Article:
Centuries from now robotic anthropologists will analyze ancient historical accounts of the days when humans still had flesh and blood bodies way back in the 21st century. Their scanning devices will sift through piles of hard drives, memory sticks and backup disks for clues. And their computer heads will spin on their neck axles from amazement at all the personal facts humans provided to the data collectors of the day.
Anyone who saw the movie "Social Network" has to be a little bit wary of Facebook. If Mark Zuckerberg treated his own friends that way, how would he treat all of those "friends" who have put their most personal information into his network? Since the company is going public in the near future, at least Facebook users might not have to worry about the company and its database going to a buyer in a country that isn't so friendly.
But they should still worry about about what Facebook and its clients will do with the personal information users give them. See Selling You On Facebook. Excerpt:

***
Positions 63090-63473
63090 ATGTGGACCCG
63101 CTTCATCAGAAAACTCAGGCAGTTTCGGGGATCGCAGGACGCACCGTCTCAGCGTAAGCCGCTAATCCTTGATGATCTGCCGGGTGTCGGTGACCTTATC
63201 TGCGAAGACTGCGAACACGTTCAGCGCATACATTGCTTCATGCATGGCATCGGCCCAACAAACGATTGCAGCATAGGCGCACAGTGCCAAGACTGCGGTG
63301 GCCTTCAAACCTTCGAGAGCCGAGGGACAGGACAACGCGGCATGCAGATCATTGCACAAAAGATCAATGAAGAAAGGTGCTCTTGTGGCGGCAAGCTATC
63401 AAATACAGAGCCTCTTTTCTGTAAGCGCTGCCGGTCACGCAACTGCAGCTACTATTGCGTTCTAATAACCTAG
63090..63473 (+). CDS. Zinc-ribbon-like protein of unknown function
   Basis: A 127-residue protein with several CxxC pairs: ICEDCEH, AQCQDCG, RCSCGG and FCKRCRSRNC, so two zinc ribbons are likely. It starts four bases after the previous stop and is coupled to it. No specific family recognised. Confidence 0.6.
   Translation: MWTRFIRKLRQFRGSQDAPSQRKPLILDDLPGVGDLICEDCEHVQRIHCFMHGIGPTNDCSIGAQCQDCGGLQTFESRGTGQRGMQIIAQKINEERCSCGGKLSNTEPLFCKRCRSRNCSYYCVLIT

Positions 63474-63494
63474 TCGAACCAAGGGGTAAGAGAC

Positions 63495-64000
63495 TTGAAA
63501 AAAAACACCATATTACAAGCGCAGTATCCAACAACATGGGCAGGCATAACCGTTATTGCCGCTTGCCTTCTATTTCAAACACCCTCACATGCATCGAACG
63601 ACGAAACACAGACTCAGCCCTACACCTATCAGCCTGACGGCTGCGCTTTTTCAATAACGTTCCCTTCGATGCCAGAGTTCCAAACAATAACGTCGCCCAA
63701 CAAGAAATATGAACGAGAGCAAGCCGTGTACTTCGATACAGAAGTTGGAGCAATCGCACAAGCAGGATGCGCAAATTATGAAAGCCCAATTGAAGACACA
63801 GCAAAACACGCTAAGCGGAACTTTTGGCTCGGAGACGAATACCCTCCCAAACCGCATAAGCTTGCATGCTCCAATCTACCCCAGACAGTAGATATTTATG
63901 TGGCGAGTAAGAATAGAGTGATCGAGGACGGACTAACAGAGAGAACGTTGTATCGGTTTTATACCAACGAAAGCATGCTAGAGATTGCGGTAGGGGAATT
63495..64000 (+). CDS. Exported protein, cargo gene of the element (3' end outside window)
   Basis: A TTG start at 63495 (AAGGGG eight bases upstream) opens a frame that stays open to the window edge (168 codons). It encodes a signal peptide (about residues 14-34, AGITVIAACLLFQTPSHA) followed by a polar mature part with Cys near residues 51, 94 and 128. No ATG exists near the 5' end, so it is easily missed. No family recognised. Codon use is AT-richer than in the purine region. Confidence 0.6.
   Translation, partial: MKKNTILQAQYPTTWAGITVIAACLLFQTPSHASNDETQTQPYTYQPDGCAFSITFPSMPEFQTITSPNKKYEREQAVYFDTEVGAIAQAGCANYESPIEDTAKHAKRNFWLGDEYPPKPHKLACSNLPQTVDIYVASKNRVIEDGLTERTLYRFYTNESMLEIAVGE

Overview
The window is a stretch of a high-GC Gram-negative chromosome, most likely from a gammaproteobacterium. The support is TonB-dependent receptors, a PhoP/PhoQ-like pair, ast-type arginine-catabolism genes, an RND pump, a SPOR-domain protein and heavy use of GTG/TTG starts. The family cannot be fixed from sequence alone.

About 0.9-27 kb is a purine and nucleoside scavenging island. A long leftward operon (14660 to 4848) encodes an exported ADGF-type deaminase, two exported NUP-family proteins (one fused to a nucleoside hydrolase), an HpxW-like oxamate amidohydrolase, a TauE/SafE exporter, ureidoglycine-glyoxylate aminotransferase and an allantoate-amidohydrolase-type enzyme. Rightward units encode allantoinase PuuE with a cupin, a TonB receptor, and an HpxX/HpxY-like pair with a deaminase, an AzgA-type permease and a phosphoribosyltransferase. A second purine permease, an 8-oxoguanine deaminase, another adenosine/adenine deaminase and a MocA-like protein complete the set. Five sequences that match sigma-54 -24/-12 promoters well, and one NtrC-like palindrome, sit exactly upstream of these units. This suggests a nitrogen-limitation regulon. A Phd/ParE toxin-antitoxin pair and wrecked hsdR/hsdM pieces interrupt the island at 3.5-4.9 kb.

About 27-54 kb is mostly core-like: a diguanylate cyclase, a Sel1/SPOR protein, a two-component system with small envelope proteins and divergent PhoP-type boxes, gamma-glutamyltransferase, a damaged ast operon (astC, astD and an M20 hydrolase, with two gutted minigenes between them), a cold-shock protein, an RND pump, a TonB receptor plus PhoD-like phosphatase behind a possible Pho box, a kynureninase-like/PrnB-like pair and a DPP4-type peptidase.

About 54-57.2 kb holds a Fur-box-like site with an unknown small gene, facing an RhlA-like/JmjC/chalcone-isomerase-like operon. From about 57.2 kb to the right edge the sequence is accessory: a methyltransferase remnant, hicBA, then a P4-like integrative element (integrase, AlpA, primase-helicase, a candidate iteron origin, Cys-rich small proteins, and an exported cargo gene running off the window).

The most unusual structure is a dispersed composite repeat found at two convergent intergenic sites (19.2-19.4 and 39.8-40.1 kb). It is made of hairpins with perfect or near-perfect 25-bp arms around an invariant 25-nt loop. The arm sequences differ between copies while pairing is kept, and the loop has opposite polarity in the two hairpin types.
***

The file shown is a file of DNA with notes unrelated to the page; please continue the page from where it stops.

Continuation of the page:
Some of the most widely used apps on Facebook—the games, quizzes and sharing services that define the social-networking site and give it such appeal—are gathering volumes of personal information. ...
It is no surprise, of course, that Facebook can gain deep knowledge of people's lives. It is, after all, a social network where users voluntarily share their names, closest friendships, snapshots, sexual preferences ("interested in men," "interested in women"), schools attended and countless other details, including moment-to-moment thoughts in the form of "status updates."
This kind of information is the coin of the realm in the personal-data economy. The $28 billion online advertising industry is fueled largely by data collected about users' Web behavior that allow advertisers to create customized ads.
The "app economy," which includes Facebook as well as smartphone apps, is estimated to have generated $20 billion in revenue in 2011 by selling downloads, advertising, "virtual goods" and other products, according to estimates from Rubinson Partners, a market researcher.
Future robot #1: "How fortunate we are that humans of that era placed the value of their personal information at zero." Future robot #2: "Negative. Too much information. Must recalibrate boredom meter."
Post Script. Yet another link: Look Who’s Stalking: The 10 Creepiest Apps For Phones, Facebook, and More.